Niolox = SB1, Schanz and other german boutique makers love it.
     
  19. Nov 17, 2016 #19
    Tilman Leder.
     
  20. Nov 17, 2016 #20

    bennyprofane

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    Xerxes also uses Niolox but I would rather get a 1.2442 or SC125 from him.
     
  21. Nov 18, 2016 #21

    supersayan3

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  22. Nov 18, 2016 #22
    I am working on a 180 gyuto in Niolox right now and hope to have it ready in about 2 weeks :) This steel is available in DE in dimensions that is very well suitable for stock removal. A lot of makers use Niolox in DE, but few of them make kitchen knives and probably none is to be found on KKF.

    I am also working on 2 identical 210 gyutos in Niolox and D2 as I am curios how these will compare. I may add a 3rd one in AEB-L. But those will take longer as I have started only recently. If all goes well I will use Niolox as my main stainless steel.
     
  23. Nov 18, 2016 #23

    Nemo

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    I'm waiting on a Niolox 260 mm gyuto from an Australian custom maker. I'm interested in what you think about the Niolox. It's meant to be fine grained like aebl but much more abrasion resistant.
     
  24. Nov 18, 2016 #24
    I see that I will have to make that AEB-L gyuto too ... :)
     
  25. Nov 18, 2016 #25

    Tobes

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    Niolox = SB1: J├╝rgen Schanz.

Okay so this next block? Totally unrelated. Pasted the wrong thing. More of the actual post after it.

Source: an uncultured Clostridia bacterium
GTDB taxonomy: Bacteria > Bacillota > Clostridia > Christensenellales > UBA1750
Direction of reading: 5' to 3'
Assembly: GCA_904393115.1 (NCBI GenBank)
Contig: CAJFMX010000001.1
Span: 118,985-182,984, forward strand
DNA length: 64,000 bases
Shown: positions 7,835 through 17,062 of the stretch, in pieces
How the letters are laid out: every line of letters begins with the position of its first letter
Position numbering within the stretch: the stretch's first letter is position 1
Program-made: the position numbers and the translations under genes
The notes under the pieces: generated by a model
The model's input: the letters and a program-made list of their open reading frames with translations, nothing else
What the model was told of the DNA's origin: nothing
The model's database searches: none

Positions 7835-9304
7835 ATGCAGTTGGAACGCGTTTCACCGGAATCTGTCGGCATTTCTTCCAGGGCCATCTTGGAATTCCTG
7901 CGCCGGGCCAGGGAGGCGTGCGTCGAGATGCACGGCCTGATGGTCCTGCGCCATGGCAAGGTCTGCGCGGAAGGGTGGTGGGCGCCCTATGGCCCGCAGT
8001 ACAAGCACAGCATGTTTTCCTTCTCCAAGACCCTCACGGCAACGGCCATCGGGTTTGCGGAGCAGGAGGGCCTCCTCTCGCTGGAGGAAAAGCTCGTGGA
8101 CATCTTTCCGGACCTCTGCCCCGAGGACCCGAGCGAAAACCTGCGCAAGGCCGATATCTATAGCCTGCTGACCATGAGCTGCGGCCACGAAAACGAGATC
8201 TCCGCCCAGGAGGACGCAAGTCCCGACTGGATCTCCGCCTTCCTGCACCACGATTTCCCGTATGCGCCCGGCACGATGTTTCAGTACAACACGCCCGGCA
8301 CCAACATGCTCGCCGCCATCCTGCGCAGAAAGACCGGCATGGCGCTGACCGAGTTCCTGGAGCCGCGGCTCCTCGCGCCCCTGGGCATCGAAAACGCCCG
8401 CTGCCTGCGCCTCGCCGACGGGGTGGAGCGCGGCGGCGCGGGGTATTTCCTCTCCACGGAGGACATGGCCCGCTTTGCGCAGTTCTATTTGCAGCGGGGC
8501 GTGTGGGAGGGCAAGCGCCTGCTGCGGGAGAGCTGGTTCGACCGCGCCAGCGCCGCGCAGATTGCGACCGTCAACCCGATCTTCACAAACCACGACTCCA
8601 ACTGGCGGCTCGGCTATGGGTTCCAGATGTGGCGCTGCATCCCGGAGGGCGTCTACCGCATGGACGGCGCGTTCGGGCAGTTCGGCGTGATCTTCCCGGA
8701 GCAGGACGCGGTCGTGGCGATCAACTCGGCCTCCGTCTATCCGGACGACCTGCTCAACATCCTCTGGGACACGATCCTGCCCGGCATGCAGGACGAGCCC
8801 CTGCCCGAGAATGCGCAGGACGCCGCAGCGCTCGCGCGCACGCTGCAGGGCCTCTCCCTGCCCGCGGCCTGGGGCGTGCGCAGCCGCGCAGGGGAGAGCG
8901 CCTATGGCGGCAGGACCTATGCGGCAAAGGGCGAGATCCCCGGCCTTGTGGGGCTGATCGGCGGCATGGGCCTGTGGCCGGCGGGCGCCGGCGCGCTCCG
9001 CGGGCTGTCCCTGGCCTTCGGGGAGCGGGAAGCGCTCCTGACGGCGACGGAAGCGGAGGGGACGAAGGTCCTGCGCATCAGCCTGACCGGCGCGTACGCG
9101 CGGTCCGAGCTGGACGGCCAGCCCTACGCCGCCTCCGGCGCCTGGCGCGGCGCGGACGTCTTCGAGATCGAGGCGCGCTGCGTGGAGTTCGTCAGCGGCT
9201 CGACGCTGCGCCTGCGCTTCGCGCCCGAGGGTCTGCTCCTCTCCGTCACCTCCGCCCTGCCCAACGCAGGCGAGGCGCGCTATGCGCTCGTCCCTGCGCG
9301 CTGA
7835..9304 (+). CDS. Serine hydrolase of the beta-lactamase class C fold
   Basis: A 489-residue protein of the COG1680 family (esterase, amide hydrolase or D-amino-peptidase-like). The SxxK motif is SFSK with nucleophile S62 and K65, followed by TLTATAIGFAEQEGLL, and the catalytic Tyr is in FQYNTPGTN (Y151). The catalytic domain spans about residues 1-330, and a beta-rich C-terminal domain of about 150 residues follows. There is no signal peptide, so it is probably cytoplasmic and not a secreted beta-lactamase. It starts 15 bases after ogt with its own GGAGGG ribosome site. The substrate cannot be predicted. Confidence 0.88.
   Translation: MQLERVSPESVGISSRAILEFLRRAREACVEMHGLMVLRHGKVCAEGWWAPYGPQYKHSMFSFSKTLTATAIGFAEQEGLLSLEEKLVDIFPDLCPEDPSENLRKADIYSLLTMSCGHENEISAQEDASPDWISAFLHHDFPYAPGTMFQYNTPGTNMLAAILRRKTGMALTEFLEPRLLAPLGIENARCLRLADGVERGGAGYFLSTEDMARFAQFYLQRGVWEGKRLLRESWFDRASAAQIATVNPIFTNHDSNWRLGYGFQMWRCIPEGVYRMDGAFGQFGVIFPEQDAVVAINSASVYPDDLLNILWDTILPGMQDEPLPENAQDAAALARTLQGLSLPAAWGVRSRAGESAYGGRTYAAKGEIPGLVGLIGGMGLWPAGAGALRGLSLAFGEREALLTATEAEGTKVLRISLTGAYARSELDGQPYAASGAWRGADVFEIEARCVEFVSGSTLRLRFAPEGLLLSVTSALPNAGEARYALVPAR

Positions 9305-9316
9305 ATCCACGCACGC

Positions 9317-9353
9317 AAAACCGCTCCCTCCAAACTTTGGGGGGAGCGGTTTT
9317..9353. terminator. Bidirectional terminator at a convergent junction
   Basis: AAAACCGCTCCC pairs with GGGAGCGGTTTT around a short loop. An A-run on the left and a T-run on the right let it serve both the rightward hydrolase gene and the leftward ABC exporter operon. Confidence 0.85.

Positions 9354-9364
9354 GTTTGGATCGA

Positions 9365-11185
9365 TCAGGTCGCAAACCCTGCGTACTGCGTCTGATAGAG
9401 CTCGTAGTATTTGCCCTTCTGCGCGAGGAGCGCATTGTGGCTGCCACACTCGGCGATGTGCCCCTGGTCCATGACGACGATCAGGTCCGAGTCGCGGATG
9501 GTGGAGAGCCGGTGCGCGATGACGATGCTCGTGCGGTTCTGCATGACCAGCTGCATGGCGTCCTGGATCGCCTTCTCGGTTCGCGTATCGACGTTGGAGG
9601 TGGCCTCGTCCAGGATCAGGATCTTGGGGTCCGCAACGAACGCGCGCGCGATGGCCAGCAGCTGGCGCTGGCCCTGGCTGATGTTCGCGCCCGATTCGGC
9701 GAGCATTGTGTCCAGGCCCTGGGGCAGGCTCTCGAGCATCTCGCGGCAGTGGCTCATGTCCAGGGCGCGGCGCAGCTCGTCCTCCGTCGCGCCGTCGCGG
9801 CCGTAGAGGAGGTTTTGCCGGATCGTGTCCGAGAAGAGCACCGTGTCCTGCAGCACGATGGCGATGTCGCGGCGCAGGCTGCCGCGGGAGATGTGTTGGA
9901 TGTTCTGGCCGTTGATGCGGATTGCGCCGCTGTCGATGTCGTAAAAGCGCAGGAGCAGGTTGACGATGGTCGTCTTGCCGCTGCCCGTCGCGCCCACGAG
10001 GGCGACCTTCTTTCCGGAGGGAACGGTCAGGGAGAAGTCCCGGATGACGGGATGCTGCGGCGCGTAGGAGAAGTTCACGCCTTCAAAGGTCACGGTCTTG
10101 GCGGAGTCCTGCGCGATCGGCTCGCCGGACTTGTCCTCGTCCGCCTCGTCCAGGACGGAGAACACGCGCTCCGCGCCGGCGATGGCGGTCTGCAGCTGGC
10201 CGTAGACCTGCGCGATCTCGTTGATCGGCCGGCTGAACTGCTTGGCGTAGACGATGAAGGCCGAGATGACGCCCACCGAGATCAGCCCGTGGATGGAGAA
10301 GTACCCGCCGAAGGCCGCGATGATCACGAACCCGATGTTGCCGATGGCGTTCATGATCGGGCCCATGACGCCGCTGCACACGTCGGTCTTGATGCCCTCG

might not have the sexiness factor like a japanese or other custom blade...but man is that edge tough! ...easy to sharpen, stays sharp a loooong time , takes abuse like a pro...no worries handing it to the lady or cooking guests
     
  26. Nov 18, 2016 #26

    Nemo

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    I'm looking forward to trying it.
     
  27. Nov 18, 2016 #27

    Iggy

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    Own, owned and tested several knives in SB1 Niolox (most of them from Juergen Schanz). Great stainless steel. Really corrosion resistant and tough with good edge retention. Sharpenability is just ok IMHO. AEBL for example performes better in that aspect. But overall a great steel!

    I'd say my favorite stainless besides AEBL and Suisins 19C27. :thumbsup:
     
  28. Nov 18, 2016 #28

    CB1968

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    I have owned several knives for Tilman Leder and his Niolox is a great steel, I am in total agreeance with Iggy, properly HT AEBL-L gets much sharper.
     
  29. Nov 18, 2016 #29
    I think we may have went off-topic with the Niolox discussion (for what I apologize)
     
  30. Nov 18, 2016 #30

    supersayan3

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    And I thank all of you for that parenthesis